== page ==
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Brownville v. Indian Mountain School

United States District Court, D. Connecticut

August 29, 2017

William Brewster BROWNVILLE, Plaintiff,


          Janet Bond Arterton, U.S.D.J.

         Defendant Indian Mountain School ("IMS") moves [Doc. # 112] for summary judgment on all five counts of Plaintiff s complaint.[1] Plaintiff moves [Doc. # 111] to amend the Complaint to add an allegation that Indian Mountain School's Headmaster, Mr. Peter Carleton, was the alter ego of the school. For the reasons set forth below, the Court denies Plaintiffs Motion to amend the complaint as futile and grants Defendant's Motion for summary judgment in part. This case will proceed to trial on Counts 1, 2, and 3, with the Court reserving opinion on Count 4.

         I. Background

         Plaintiff William Brewster Brownville ("Plaintiff or "Mr. Brownville"), was enrolled as a boarding student at IMS, a private school in Connecticut, from 1983 to 1987, when he was 12-15 years old. (Def.'s D. Conn. Loc. Civ. R. 56a(1) Statement ("56a(1) Stmt") ¶¶ 1-2; Pl's D. Conn. Loc. Civ. R. 56a(2) Statement ("56a(2) Stmt.) ¶¶ 1-2.) Plaintiff claims that he was subject to numerous instances of sexual abuse during his time at school, both at the hands of a teacher named Christopher Simonds and at the hands of IMS's Headmaser, Peter Carleton. (Ex. G ("Brownville Tr.") to Mattei Aff. [Doc. # 84-1] at 122, 184-87.) Further facts established by the summary judgment record will be identified as necessary in the following analysis.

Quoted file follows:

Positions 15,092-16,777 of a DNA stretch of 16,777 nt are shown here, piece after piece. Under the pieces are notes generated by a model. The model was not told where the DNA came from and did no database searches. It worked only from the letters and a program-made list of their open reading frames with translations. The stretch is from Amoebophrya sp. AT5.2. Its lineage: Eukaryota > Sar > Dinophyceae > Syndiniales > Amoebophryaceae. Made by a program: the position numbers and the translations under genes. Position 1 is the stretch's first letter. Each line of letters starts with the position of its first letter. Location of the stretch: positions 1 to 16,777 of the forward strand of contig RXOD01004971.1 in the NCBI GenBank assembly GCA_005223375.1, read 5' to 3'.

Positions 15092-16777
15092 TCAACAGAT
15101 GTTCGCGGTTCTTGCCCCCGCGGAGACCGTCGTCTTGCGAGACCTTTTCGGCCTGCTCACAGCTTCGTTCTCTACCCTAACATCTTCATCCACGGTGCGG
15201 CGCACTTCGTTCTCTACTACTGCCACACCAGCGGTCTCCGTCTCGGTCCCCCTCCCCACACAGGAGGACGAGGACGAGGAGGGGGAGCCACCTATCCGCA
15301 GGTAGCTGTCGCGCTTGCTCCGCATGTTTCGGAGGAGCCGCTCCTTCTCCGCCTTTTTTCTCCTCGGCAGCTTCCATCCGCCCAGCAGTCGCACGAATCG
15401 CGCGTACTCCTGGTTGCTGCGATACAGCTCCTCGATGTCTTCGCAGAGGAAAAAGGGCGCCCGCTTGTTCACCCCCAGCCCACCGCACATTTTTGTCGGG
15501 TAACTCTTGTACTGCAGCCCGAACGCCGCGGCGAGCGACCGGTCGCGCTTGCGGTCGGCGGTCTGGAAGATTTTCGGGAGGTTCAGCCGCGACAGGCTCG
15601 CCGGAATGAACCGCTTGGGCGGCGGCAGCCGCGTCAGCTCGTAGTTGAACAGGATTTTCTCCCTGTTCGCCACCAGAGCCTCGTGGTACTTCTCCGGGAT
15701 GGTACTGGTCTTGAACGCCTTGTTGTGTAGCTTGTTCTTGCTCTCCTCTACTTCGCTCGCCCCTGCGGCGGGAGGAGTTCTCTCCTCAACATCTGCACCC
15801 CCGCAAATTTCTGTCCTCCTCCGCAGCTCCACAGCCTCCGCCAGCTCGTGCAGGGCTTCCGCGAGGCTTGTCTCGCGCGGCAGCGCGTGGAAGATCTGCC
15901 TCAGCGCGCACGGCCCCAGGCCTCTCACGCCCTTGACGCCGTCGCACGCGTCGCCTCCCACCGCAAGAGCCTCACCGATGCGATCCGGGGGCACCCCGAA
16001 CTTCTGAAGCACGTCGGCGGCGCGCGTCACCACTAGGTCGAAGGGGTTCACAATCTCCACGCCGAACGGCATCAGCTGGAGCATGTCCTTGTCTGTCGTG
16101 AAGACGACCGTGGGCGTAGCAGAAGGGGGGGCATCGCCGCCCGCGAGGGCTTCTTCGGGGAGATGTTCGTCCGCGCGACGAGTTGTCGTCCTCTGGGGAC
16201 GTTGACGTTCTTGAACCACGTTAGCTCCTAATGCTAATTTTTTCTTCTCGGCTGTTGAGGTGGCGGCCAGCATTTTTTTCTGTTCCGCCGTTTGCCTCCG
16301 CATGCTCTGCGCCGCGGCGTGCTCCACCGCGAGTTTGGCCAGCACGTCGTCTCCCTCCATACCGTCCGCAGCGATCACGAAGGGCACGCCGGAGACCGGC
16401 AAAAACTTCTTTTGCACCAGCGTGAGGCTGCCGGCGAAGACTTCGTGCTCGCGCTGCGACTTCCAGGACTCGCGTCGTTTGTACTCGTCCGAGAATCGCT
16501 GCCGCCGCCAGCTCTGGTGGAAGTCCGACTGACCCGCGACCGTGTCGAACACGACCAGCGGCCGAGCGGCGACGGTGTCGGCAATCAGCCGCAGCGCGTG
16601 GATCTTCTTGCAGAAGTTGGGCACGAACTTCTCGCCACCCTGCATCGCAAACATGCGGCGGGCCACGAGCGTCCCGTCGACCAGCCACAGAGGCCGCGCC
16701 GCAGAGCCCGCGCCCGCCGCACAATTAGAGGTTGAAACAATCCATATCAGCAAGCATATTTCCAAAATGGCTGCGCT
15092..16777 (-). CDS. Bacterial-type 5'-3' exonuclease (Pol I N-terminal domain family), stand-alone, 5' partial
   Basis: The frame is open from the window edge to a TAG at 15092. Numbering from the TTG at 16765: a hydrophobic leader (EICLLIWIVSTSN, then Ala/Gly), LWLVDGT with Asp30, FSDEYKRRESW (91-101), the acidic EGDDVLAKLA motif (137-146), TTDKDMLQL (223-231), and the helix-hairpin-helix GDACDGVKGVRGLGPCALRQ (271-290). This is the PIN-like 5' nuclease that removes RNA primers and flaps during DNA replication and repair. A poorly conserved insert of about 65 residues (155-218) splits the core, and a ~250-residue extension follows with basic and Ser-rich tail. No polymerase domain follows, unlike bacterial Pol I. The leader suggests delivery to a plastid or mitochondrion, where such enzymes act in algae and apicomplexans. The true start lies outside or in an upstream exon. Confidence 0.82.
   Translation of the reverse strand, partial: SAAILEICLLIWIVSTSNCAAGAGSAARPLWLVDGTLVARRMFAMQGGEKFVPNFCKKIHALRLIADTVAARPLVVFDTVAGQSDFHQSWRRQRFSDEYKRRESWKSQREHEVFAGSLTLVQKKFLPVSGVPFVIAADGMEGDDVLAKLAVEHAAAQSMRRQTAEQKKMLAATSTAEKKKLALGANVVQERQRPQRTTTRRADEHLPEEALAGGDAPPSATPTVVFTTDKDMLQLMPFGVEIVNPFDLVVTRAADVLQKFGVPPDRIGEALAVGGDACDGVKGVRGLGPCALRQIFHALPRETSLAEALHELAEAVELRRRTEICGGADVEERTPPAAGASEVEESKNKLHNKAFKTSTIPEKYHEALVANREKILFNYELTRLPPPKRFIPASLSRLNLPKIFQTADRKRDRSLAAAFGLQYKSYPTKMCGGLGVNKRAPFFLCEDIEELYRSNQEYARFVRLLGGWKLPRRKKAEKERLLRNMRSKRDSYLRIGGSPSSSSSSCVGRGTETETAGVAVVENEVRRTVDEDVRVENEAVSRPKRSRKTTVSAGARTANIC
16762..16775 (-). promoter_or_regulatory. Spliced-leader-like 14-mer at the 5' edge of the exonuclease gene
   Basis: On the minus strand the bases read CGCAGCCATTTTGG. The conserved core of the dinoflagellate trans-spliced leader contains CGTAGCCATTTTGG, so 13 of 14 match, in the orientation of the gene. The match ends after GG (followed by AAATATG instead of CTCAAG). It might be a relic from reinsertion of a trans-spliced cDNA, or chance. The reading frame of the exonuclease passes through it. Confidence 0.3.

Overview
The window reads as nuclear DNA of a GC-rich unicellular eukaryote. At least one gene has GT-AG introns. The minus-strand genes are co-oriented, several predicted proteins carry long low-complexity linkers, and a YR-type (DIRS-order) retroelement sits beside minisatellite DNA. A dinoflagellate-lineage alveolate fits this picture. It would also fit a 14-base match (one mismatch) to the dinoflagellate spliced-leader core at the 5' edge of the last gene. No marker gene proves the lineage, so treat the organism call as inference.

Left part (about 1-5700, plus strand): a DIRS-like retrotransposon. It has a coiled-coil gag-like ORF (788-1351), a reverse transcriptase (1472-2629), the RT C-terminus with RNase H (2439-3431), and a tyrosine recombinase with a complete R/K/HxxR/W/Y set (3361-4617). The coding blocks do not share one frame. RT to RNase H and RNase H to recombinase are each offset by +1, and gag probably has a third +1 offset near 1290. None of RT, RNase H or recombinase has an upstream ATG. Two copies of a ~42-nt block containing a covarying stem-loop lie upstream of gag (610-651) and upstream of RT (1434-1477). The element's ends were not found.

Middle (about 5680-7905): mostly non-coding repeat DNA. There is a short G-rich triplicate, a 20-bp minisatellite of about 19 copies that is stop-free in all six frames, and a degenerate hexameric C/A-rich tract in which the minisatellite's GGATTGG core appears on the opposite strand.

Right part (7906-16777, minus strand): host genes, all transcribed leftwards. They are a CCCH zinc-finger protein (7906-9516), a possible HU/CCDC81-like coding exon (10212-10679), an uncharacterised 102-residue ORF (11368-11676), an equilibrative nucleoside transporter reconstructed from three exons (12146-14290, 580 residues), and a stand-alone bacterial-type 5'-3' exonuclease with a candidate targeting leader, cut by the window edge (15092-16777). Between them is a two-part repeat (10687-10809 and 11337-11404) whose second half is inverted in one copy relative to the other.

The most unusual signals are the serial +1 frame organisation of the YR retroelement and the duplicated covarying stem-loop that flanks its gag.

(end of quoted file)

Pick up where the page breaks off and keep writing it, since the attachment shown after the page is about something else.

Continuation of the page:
II. Discussion